Tomas Maldonado and Max Bill: MAX BILL. Buenos Aires: Editorial Nueva Vision, 1955. First edition. Parallel texts in French, English, German and Spanish. Small square quarto. Red cloth stamped in black. Printed dust jacket. 148 pp. One color plate. Profusely illustrated with black and white examples of Max Bill's paintings, sculpture, architecture, and furniture. Book design and typography by Max Bill. White jacket lightly rubbed. A nearly fine copy.
8.5 x 8.75 hardcover book with 148 pages showcasing Max Bill's paintings, sculpture, architecture, and furniture. Beautifully designed and printed in Argentina.
"The difference between the design problems which have to be solved every day and works of painting and sculpture is merely one of degree, not one of principle." Ñ Max Bill
Max Bill achieved mastery in many areas: avant-garde architecture, the fine arts, product design, typography, journalism, research and teaching and even politics. He was a true 'uomo universale' who represented the concept of 'concrete art' by creating works 'by means of its intrinsic nature and rules', and a lifelong proponent of Die Gute Form [good design].
In 1949 he conceived the "gute form" exhibition, which travelled to Switzerland, Germany and Austria. The exhibition was regarded as an important signal in a Europe which had been destroyed by war and in the reconstruction phase was also looking for new directions in design. An economical use of resources, functionality and long useful life were believed to be what was required Ñ product features which were aimed at durability and contradicted the consumer society and the concept of disposability.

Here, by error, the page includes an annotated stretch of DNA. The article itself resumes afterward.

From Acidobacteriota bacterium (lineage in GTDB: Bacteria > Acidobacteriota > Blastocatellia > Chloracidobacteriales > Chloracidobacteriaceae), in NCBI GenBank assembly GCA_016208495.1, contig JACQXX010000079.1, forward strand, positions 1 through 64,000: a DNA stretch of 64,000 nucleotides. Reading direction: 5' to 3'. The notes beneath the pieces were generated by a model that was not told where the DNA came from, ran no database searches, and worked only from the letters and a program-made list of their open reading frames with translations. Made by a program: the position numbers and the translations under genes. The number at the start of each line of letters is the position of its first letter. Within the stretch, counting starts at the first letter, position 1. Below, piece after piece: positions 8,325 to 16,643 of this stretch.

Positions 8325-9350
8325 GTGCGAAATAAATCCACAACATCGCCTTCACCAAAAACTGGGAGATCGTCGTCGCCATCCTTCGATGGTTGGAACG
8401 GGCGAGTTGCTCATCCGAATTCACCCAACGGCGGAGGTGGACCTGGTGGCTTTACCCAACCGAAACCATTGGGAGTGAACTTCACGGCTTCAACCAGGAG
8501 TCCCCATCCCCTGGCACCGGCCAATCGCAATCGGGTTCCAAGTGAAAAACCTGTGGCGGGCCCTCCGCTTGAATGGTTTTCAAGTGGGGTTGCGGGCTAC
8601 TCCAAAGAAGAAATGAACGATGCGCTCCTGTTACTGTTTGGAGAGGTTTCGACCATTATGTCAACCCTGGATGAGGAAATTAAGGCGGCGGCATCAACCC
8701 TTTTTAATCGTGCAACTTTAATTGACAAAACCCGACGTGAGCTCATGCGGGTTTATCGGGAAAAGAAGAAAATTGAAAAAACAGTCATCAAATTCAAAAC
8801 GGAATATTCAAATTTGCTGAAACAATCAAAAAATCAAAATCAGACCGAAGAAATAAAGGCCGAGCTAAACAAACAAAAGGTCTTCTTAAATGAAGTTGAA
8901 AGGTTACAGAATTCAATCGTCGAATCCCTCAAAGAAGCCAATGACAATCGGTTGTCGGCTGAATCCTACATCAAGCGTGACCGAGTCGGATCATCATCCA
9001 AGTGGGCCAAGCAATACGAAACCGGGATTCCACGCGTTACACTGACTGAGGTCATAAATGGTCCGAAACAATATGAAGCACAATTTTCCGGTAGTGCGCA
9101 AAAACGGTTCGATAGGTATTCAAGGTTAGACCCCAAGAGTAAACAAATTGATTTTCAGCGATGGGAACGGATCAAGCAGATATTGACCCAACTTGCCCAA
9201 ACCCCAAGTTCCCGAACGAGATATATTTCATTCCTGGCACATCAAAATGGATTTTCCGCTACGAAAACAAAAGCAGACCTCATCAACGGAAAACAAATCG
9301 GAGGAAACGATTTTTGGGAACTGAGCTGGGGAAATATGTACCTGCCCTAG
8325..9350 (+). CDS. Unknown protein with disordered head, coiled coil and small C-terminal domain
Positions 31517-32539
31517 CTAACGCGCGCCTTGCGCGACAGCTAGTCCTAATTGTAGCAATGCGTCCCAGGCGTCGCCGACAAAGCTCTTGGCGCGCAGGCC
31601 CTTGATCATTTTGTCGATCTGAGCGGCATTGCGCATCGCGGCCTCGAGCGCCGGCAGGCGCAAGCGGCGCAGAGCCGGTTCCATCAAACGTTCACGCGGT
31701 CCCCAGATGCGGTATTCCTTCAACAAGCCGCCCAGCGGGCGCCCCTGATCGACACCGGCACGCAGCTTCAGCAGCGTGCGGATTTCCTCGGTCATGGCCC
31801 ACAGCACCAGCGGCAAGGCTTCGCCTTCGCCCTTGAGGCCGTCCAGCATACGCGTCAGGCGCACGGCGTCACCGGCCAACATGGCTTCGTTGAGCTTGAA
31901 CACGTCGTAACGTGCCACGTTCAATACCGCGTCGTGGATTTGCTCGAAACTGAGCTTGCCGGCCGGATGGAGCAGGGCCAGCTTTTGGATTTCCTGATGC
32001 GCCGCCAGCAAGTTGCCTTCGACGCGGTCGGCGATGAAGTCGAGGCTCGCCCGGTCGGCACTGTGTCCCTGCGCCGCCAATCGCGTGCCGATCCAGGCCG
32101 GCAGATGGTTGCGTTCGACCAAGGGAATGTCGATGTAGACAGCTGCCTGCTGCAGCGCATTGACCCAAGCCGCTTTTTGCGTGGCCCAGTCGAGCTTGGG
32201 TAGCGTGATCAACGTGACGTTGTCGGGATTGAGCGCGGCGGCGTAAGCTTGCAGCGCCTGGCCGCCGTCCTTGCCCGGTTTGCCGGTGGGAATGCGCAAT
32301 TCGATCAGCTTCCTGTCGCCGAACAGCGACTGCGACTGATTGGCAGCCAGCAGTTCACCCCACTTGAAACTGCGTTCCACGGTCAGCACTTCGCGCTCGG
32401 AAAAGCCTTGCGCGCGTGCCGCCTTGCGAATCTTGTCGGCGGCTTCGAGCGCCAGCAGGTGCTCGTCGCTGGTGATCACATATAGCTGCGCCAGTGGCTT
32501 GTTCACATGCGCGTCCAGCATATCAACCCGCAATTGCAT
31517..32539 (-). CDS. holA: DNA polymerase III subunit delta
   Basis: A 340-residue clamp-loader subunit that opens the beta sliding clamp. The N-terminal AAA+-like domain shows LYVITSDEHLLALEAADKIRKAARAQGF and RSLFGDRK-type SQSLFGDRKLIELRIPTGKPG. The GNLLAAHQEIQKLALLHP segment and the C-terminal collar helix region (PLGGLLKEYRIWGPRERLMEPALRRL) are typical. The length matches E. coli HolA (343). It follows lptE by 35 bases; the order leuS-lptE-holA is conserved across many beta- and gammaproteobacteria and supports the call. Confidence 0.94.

In 1950 Bill, the designer Otl Aicher and Inge Aicher-Scholl decided to found a college of design in Ulm. They regarded the reconstruction period in Germany as an opportunity to revive the ground-breaking philosophy of the interdisciplinary teachings of the Bauhaus in terms of both style and content, but now taking into account new production technology. Bill was appointed architect and rector of the new college. In contrast to the prevalent opinion at other colleges of design he taught that industrial design is closely linked to social and political responsibility and must not be influenced by considerations of profit.
Bill rejected the label "designer," regarding himself as a product designer, entirely in the service of the public. Thus, apparently insignificant objects of everyday life were just as important as furniture design. His output ranged from jewellery designs, the Patria typewriter (1944), a shaving brush (1945), a mirror and hairbrush set (1946), a wash stand for the students' rooms in Ulm (1955), the aluminium handle for a piece of kitchen furniture (1956), crockery for Hutschenreuther (1956) right down to the legendary Junghans kitchen clock (1956/57).
Spreads from this volume can be viewed here.
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